The driver of the Sprite, however, had misjudged a corner, and the car had flipped over, throwing Jake completely out onto the sandy ground beside the road. Terri, however, had remained in the open topped sports car and as the little Sprite continued, upside down, along the hard surface of the road, it sheared off anything above the inverted body of the car. Terri had been killed instantly, and hideously.
Jake had been taken to the Royal Perth Hospital having suffered a broken collar bone and some minor injuries.
Just a simple parlour game - a bit of fun?
This dreadful accident had happened late on that Saturday evening.
I know what Jenny and I thought, when we could face thinking about it.
Had my mother seen something in the cards? Was it just a harmless parlour game? And did Terri follow us home, or who or what was that person who dogged our footsteps?
Looking back, I now realise that my mother was distressed by what she saw in those cards, and hadn’t simply been tired after a Saturday evening of entertaining.
I also know that sometimes, just sometimes, when walking in the street in Perth, West Australia, I thought I would see Terri in the crowd, but when I looked again, she would have disappeared… just like the sound of those high heels following Jenny and me home on that late Saturday night, so many years ago.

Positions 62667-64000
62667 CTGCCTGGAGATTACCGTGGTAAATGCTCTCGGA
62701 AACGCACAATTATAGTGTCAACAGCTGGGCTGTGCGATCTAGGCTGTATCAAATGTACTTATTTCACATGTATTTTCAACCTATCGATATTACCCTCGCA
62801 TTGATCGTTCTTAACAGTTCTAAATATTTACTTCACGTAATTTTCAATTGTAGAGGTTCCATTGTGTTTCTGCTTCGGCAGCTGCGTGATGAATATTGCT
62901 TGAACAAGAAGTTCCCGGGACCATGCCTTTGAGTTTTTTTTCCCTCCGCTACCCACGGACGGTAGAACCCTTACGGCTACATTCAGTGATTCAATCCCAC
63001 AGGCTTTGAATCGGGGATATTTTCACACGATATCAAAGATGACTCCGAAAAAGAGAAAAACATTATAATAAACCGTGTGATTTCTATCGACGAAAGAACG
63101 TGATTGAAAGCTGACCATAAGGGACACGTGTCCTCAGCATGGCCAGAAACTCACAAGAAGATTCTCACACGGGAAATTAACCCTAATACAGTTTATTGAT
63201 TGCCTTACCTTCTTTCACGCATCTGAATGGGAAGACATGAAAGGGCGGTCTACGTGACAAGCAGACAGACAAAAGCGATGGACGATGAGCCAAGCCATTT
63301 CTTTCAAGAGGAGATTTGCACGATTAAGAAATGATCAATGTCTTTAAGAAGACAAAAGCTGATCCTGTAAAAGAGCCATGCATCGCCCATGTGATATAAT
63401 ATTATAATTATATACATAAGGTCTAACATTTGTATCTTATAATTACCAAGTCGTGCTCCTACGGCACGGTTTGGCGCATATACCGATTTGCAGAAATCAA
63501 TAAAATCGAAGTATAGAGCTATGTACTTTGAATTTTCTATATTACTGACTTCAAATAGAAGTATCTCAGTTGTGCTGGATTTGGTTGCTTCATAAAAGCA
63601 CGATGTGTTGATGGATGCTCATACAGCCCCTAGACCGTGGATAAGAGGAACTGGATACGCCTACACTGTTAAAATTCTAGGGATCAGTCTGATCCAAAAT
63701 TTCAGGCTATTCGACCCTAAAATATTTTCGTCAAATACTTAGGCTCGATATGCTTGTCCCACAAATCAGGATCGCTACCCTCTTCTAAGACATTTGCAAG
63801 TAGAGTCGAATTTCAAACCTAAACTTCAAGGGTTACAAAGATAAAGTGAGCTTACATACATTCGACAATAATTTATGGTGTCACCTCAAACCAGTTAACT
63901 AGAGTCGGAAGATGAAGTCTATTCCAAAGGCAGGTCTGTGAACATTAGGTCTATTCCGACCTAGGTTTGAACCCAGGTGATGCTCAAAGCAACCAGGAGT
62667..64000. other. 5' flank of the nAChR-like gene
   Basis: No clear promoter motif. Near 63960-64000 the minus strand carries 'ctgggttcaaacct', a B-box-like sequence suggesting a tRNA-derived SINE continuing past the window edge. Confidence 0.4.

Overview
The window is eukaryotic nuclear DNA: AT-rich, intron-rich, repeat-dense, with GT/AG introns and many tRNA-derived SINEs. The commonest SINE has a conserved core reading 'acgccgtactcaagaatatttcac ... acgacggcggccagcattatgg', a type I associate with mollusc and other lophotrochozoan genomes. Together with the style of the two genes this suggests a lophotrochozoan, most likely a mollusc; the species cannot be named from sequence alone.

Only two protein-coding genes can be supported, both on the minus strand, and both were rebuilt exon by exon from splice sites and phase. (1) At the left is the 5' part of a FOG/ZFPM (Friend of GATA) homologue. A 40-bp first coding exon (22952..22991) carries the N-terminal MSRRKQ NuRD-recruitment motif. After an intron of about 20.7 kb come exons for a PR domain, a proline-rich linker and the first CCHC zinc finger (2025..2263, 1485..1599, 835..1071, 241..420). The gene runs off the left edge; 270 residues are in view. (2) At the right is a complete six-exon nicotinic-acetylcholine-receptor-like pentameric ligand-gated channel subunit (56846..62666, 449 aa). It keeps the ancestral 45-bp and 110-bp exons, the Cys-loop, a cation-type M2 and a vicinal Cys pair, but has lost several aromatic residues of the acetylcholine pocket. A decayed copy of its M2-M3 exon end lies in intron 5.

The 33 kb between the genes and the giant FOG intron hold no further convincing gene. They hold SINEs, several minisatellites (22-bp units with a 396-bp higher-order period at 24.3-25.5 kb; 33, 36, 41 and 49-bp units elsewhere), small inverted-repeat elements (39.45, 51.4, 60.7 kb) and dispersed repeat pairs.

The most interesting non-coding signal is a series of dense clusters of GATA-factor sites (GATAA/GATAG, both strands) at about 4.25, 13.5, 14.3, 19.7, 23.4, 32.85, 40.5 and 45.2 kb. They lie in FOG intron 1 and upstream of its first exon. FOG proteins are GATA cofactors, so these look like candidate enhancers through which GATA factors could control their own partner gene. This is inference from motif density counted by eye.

Please read the whole story. It comes in three parts. This is part 3.
This story, or narration of events, (Call it what you will) is in three parts.
Perhaps you would also like to read another Hub concerning Paranormal Phenomena: The title is: Paranormal Phenomena: Hysteria or Good Old Fashioned Mumbo Jumbo
- Paranormal Phenomena: Hysteria or Good Old Fashioned Mumbo Jumbo
Paranormal phenomena are not necessarily of a religious nature, although there are those who will insist that paranormal incidents encompass religious experience and many who consider that religious experience is provable. If so, where does “Faith”